“Arise in Empires,” Jerome Bosch – a description of the picture
- Posted by Jerome Bosch
- Museum: Doge Palace, Venice
- Year: 1504-1505
Description of the picture :
Climbing Empires – Jerome Bosch. Picture from the series “Blessed and Damned.”. 1504-1505. Board, oil. 87 x 40 cm
For a modern person, this picture is the closest and most understandable. We all know well the stories of people who visited the clinical death in the next world about the light tunnel, at the end of which long-lost beloved people were waiting for them. This picture, which has more than half a millennium, depicts a very similar motive, only served from the point of view of a deeply believing and God-fearing medieval man.
The board depicts guardian angels who take the souls of the righteous from the afterlife into the light of the kingdom. They deserve eternal bliss with their lives, it is time for them to leave the darkness and get into another world where they will find peace. This light is the goal of the whole life of the righteous.
The picture is a board made in dark colors. Her background is quite modest, even concise. It reads only grayish clouds, light as smoke. The more vivid and more expressive the tunnel looks – a deep, voluminous, full of groundless light filling it. It is depicted by all the rules of perspective, which contrasts sharply with a rather flat background. As a result, all eyes are literally confined to this light cone. At the end of the tunnel, a circle of such bright light opens that everything that exists on this side of the canvas literally dissolves in it.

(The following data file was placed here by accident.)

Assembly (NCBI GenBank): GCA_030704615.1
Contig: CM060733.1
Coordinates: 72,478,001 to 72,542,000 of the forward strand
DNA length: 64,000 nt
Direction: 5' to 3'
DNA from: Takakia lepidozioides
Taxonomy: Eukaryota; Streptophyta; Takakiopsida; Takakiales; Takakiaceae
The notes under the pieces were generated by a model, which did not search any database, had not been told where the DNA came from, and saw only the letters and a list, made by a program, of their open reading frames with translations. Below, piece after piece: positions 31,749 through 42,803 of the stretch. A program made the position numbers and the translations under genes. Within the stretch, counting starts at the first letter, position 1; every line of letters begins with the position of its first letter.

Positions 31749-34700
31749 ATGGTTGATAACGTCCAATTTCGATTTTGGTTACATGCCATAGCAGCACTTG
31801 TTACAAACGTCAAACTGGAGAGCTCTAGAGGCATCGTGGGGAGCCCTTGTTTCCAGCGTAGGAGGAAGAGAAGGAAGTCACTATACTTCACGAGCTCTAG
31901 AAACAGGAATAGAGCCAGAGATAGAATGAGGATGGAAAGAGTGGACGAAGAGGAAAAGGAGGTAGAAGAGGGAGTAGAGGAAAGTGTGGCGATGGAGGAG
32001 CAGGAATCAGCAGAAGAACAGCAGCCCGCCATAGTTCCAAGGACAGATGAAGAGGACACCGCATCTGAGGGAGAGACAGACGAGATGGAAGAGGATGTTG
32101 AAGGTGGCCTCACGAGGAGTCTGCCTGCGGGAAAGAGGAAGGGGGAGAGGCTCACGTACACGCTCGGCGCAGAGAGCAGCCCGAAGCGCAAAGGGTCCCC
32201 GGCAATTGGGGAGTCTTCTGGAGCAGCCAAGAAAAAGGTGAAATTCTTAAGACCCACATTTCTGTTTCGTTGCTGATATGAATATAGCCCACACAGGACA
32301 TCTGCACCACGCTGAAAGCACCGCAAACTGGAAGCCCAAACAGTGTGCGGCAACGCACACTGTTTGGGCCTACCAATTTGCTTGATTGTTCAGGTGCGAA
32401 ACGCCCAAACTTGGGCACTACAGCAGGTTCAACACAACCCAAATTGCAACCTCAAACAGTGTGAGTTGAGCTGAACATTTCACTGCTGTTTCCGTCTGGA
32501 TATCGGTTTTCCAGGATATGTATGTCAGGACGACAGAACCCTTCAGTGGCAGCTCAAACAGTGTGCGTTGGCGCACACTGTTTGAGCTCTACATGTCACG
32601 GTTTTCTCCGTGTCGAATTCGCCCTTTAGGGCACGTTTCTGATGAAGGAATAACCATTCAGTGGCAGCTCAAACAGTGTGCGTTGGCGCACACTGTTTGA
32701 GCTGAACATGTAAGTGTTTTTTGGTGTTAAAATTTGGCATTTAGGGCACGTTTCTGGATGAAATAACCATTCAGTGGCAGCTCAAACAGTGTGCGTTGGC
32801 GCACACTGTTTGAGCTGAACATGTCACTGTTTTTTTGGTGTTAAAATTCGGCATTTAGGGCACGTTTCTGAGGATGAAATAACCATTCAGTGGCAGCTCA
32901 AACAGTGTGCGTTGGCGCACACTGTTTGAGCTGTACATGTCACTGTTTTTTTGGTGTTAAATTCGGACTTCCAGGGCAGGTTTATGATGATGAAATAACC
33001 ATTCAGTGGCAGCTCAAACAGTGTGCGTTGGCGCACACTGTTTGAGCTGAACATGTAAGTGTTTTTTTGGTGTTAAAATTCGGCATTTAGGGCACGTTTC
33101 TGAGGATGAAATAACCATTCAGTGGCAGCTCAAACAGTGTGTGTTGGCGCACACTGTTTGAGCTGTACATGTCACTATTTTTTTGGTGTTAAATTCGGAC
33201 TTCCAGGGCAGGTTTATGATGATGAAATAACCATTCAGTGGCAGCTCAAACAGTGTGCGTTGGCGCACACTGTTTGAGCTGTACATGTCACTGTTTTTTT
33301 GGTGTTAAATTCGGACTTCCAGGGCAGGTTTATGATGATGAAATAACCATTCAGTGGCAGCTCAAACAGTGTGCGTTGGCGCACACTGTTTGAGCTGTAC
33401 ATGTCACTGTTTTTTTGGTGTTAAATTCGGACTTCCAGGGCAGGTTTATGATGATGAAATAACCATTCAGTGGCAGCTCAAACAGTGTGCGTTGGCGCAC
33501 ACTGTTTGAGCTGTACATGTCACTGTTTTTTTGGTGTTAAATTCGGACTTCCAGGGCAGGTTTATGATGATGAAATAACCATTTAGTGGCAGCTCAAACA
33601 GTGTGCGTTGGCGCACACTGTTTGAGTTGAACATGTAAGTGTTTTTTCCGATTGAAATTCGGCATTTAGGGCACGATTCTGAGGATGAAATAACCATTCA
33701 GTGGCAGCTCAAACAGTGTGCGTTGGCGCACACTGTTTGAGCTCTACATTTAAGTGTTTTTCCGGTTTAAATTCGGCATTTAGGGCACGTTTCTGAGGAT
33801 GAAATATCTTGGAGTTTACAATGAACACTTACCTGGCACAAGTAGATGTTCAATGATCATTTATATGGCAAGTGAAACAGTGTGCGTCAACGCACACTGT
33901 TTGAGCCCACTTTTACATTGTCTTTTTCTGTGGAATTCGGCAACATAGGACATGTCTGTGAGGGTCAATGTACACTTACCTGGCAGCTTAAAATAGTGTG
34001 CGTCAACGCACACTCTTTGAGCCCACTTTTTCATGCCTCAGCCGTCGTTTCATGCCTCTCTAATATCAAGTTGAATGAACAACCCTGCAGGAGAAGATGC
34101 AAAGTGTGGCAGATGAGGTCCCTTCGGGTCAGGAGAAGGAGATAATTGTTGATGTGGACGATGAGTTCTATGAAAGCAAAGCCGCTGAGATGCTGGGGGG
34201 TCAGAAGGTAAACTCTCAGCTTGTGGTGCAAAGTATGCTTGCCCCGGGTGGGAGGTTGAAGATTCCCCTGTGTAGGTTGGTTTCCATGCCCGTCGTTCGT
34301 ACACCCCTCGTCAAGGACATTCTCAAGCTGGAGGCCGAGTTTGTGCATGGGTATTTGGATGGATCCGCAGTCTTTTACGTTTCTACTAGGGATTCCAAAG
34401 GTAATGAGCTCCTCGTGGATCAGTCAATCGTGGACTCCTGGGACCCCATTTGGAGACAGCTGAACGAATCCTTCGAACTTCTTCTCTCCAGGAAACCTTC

The characters of the picture are several groups consisting of their angels and the souls of the righteous. Angels are winged, but not as we are used to imagining them. Bosch’s angels have pointed wings ending with black “peaks” of feathers, and one in the center of the image has wings even red. So in this seemingly peaceful picture, not everything is as kind and sweet as other artists.
It is interesting that the figures in the picture are quite small, and they are depicted with a clear desire to create depth, to convey the perspective. To do this, the master resorts to the image of the figures closest to the audience larger, and the distant ones to small ones. This gives the picture a motion effect, which is further emphasized by spiral rings in the light cone.
The color scheme is not too diverse. It is dictated primarily by the features of the image and the minimum number of characters that Bosch does not occur so often. Angels use slightly different colors, but the shades are quite bright and saturated. This perfectly distinguishes images on a dark monotonous background and deprives the picture of crowding and dullness if such terms are generally applicable to the work of this great master.